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What does leadership look like?

22 Feb 2021 | Dr Rosemary K Clyne In the fourth blog in our series from contributors to the 'Employability: breaking the mould' case study compendium, Senior Lecturer Dr Rosemary Clyne shares her approach to extracurricular skills development as founder and lead of the Future Global Leaders Forum at Queen Mary University of London.

The Future Global Leaders Forum

Evaluation of data from questionnaires and focus groups indicated that international students were seeking further opportunities for work experience and interacting with staff outside of taught sessions.

I sought to develop an initiative that would begin to address these expectations, while also promoting purposeful engagement of international students with UK peers. Thus, the Future Global Leaders Forum student-staff partnership scheme was born.

‘...merged my passion and career goals together.’

The Forum was an institution-wide initiative for students to develop skills and take on leadership through work experience projects. Team-based project work was supplemented with a programme of leadership, skills development and networking sessions.

To engage a diverse cohort bringing a wide range of perspectives to the project tasks, the Forum was open for all students on the London campuses to apply. Selection for participation was based on personal statements, rather than academic achievement.

In the 2020 programme, twenty-five nationalities and every Queen Mary School were represented, which promoted both cultural and academic discipline diversity within teams. Partnership also enabled students and staff, who might otherwise not encounter one another, to work together on shared goals.

‘As a student struggling with social situations, these experiences created a great impact in my life.’

  • Students engaging with the Forum activities reported a transformational growth in self-confidence
  • They were challenged to think beyond their subject discipline about issues of wider relevance
  • Cultural understanding was fostered through diverse teams and local community engagement
  • Participation and experience were documented for future employment.

‘An inspiring visit … encouraged me not to shy from any role of being a female leader.‘

Survey respondents who completed the pilot programme wanted to ‘see what leadership looks like’, so I devised a bespoke shadowing scheme for the second cohort.  These visits engaged students with distinguished leaders across London in a wide array of sectors, including a diverse group of Queen Mary alumni. ‘Leadership shadowing’ was a successful model for meaningful engagement of students with external organisations and individuals for unique insights into careers and leadership.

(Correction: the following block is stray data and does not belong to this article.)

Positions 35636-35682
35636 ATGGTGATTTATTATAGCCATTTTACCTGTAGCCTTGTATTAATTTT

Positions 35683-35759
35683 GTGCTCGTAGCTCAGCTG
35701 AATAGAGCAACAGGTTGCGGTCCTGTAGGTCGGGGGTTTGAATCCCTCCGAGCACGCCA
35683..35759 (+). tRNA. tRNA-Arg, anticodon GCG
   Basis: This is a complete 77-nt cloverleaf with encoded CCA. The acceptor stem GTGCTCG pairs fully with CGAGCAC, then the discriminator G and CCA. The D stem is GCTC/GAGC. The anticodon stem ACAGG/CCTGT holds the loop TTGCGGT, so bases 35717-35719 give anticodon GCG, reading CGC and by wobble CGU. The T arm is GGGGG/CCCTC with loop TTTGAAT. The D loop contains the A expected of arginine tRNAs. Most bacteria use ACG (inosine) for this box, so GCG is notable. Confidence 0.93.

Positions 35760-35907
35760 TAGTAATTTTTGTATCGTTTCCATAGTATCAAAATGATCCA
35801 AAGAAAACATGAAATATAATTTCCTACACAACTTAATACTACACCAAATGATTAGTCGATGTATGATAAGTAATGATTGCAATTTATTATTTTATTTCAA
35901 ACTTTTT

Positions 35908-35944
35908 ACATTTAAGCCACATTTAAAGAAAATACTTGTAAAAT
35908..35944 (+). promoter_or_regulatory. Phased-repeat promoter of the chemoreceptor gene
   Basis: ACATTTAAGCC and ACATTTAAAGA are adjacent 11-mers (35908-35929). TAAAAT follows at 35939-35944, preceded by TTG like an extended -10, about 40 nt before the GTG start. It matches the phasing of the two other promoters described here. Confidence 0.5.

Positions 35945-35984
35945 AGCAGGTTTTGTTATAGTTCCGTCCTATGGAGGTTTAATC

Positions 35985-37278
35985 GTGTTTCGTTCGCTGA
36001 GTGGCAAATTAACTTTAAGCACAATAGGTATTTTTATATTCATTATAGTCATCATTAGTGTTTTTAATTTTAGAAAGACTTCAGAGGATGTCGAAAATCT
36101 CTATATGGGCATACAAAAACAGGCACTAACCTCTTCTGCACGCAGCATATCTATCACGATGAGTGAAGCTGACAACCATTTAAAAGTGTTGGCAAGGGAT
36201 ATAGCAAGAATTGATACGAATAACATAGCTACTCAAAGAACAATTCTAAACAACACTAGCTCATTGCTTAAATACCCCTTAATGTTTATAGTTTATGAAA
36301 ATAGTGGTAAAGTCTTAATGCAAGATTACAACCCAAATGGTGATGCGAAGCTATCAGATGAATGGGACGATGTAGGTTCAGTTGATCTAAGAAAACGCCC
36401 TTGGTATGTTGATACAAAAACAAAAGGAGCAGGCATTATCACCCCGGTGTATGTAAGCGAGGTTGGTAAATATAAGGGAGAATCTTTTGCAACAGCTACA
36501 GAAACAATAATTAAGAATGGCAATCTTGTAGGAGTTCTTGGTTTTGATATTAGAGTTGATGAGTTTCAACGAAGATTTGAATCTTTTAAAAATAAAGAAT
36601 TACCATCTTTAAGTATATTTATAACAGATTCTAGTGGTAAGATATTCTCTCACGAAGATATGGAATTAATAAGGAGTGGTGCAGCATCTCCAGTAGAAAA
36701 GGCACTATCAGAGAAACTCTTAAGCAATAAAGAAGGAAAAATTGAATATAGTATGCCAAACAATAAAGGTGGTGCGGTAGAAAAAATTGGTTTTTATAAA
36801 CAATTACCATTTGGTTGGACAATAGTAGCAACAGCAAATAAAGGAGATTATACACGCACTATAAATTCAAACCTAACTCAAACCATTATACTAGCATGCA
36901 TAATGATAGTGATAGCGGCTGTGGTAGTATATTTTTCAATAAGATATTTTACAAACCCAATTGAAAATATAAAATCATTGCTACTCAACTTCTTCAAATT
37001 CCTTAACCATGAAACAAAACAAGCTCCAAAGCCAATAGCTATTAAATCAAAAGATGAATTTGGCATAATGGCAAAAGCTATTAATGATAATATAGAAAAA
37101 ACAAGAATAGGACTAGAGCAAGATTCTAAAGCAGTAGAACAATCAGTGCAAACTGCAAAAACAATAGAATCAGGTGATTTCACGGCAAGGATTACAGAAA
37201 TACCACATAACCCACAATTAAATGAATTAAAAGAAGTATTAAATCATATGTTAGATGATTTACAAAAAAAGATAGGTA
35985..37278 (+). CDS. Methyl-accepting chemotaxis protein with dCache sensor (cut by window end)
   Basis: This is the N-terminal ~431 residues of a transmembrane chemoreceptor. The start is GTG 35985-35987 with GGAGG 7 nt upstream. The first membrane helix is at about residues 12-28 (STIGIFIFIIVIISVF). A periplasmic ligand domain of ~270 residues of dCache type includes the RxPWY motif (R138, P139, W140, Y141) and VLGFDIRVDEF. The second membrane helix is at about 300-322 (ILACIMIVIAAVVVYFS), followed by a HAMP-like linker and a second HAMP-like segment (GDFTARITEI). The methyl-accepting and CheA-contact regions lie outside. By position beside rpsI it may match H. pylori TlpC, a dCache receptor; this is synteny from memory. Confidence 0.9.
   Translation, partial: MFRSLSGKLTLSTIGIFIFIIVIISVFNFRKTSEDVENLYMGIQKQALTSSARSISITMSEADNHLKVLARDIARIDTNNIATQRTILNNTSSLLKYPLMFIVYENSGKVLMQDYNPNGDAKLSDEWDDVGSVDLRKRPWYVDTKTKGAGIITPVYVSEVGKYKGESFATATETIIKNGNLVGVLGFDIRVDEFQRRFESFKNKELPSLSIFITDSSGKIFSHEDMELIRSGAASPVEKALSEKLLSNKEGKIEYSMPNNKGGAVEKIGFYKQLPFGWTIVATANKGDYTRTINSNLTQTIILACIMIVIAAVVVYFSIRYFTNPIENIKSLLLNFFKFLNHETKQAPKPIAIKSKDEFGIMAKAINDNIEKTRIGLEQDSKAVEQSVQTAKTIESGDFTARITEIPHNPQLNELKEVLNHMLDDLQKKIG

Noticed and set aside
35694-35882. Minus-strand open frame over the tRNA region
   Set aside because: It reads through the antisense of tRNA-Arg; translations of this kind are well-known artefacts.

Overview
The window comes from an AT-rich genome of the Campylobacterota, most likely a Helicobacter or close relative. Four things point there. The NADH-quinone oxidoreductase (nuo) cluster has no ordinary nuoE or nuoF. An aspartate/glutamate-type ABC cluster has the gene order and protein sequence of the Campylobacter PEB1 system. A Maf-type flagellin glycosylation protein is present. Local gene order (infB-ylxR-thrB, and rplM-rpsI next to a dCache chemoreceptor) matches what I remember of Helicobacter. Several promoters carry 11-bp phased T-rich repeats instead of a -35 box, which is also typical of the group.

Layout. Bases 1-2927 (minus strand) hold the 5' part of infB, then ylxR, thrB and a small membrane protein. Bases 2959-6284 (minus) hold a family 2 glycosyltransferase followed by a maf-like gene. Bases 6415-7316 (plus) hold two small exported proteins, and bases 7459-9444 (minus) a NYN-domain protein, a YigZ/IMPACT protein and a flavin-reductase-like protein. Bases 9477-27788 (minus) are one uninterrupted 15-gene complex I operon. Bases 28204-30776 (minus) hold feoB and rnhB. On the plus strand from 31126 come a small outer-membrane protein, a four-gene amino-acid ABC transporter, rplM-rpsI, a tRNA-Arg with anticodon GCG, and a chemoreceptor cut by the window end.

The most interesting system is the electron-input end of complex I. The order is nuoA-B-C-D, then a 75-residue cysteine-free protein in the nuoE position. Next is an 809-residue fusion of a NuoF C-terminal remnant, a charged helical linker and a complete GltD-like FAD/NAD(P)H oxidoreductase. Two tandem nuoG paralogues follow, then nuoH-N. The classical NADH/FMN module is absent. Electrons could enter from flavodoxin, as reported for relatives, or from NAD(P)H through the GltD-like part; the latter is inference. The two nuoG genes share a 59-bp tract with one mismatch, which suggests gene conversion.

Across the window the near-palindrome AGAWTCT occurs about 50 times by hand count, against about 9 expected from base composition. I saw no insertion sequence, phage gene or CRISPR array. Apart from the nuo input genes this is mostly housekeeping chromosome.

‘This initiative helps students, like me, find a voice within university of thousands.’  

The Future Global Leaders Forum was grounded in the diversity of Queen Mary, where our students and staff come from many different backgrounds.  Working in teams across disciplines and cultures on meaningful projects ‘added richness to the overall experience’ and was seen as an effective way to develop skills and knowledge.

Working in partnership with organisations in their local campus community also helped students to understand and contribute solutions to real challenges facing society. With a focus on students engaging with diverse team members, campus staff, and the local London borough, the Future Global Leaders Forum was distinctly Queen Mary.

What employability initiatives have had the most impact in your institution or department?


Rosemary Clyne is Senior Lecturer in Biomedical Sciences on the Nanchang Joint Programme, School of Biological & Chemical Sciences at Queen Mary University of London. She founded and implemented the Future Global Leaders Forum In her role as the university’s Academic Lead for International Student Experience.

Future Global Leaders Forum

The Future Global Leaders Forum was a skills development work experience programme that embedded the university context, with students working in diverse teams across disciplines, cultures, and year groups. Working on meaningful projects in partnership with staff on campus or with local organisations helped students to understand and contribute solutions to real-world challenges.

To find out more about the Future Global Leaders Forum, download the 'Employability: breaking the mould' case study compendium.


The deadline for paper submissions for 'Employability Symposium 2021: 3E's for Wicked Problems' closes at midnight, 25 February 2021, find out more and submit your abstract here.

Find out more about Advance HE's work to support institutions prepare graduates for life beyond higher education through effectively embedding employability both in the curriculum and within extra-curricular provision.

We feel it is important for voices to be heard to stimulate debate and share good practice. Blogs on our website are the views of the author and don’t necessarily represent those of Advance HE.

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